A total of £600,000 has been awarded to six Northern Ireland (NI) companies to develop practical and environmentally friendly solutions for livestock slurry.

The six companies have been awarded £100,000 each to develop this work and are due to complete the projects this summer.

The companies are:

  • B9 in collaboration with ReCon Waste Management;
  • Renewables United;
  • The Centre for Competitiveness/LUCERNE, which is a Mid Ulster collaboration between Dale Farm, CEMCOR, Tobermore Concrete and the RSC Group;
  • Blakiston Houston Estate Company;
  • Carbon Technologies Group;
  • Natural World Products.

The Department for the Economy’s Small Business Research Initiative (SBRI) and the Department of Agriculture, Environment and Rural Affairs’ (DAERA) Green Growth Fund are providing funding.

NI sustainability

Claire Cockerill, DAERA’s director of Green Growth Delivery and Climate Action Division, said:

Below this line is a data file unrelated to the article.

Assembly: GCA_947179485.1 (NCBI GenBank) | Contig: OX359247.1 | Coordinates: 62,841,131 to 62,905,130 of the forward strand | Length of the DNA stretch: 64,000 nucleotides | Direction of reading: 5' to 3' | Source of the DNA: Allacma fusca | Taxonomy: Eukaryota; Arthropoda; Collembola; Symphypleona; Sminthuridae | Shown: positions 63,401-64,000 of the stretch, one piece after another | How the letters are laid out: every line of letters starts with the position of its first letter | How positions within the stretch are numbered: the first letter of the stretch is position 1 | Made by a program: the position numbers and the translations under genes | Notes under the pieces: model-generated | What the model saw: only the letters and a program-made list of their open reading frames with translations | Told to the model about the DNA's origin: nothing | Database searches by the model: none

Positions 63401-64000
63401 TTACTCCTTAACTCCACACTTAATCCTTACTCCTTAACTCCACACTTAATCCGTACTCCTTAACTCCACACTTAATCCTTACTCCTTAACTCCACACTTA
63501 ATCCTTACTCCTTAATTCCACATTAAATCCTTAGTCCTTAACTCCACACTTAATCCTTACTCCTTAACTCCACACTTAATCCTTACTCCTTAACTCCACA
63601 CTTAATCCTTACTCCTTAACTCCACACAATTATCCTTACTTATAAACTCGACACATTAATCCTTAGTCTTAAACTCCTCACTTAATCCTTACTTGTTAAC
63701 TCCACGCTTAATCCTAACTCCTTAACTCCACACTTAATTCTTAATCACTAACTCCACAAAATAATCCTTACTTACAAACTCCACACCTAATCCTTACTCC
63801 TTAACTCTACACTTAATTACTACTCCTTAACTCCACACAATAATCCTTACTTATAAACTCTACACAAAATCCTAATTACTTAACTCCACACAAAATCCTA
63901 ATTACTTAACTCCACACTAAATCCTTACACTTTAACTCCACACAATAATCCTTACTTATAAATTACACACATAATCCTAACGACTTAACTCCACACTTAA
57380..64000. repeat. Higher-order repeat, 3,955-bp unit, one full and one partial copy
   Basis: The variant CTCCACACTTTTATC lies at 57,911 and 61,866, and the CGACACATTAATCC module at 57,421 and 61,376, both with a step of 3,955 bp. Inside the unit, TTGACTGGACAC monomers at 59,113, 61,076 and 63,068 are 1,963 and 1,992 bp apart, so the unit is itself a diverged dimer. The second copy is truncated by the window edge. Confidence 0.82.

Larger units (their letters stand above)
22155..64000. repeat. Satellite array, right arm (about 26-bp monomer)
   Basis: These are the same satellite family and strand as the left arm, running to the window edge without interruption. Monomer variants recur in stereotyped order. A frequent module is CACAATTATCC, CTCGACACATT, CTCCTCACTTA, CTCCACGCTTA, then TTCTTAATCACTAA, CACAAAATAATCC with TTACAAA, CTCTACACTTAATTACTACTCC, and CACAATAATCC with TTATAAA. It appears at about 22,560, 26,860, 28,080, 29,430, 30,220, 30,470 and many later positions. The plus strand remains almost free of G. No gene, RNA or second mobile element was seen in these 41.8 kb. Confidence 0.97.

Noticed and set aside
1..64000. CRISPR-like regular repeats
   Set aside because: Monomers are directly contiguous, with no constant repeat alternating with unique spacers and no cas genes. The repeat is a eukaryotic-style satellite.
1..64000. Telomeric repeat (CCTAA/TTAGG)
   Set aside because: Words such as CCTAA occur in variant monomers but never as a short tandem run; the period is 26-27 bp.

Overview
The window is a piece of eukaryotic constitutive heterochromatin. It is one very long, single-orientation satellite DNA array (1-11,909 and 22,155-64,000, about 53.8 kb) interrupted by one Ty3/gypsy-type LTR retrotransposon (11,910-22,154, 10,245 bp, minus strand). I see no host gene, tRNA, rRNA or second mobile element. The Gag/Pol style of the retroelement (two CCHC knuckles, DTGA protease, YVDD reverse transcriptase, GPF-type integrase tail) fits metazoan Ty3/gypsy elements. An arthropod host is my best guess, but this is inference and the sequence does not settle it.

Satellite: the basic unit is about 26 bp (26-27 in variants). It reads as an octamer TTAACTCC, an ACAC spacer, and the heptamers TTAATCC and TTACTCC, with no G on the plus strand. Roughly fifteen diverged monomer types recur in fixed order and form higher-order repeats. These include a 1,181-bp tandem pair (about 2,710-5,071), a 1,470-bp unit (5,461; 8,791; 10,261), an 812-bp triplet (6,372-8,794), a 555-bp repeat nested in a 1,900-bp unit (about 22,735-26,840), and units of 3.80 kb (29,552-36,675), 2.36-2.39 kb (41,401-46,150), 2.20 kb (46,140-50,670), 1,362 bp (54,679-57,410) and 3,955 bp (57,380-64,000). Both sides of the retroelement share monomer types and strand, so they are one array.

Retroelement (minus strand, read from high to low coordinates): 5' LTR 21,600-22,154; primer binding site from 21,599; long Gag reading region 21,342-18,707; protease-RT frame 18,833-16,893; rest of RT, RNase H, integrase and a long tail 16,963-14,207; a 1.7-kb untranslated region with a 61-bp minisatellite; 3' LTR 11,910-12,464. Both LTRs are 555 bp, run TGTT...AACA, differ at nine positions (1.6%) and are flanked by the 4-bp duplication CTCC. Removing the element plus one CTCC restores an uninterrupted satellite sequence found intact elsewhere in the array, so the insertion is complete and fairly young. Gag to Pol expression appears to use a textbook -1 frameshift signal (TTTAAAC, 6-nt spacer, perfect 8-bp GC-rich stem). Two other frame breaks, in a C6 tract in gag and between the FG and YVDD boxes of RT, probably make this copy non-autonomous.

“This SBRI funding is an excellent example of green growth in action and a demonstration of government and industry working in tandem to deliver climate action solutions.

“I very much hope that this feasibility funding will lead to practical and environmentally sustainable solutions for the use of livestock slurry.”

The DAERA-led project aims to reduce surplus phosphorus and ensure efficient recycling of organic nutrients within Northern Ireland agriculture while contributing to climate targets.

According to DAERA, the potential role for anaerobic digestion of wastes to contribute to emission reductions was highlighted by the Climate Change Committee (CCC) in its recently published advice report on the carbon budget and path to ‘net zero’ for Northern Ireland.

DAERA said that the funding will be used by the companies to create “practical and economically” viable models where livestock slurry can be separated with minimal nitrogen and methane losses.

This is, ideally, to produce feedstock which can be used to produce biogas or biomethane via anaerobic digestion.

DAERA said that the nutrients remaining post-energy-production will also be suitably processed to provide a replacement for artificial fertiliser for use in NI or for export.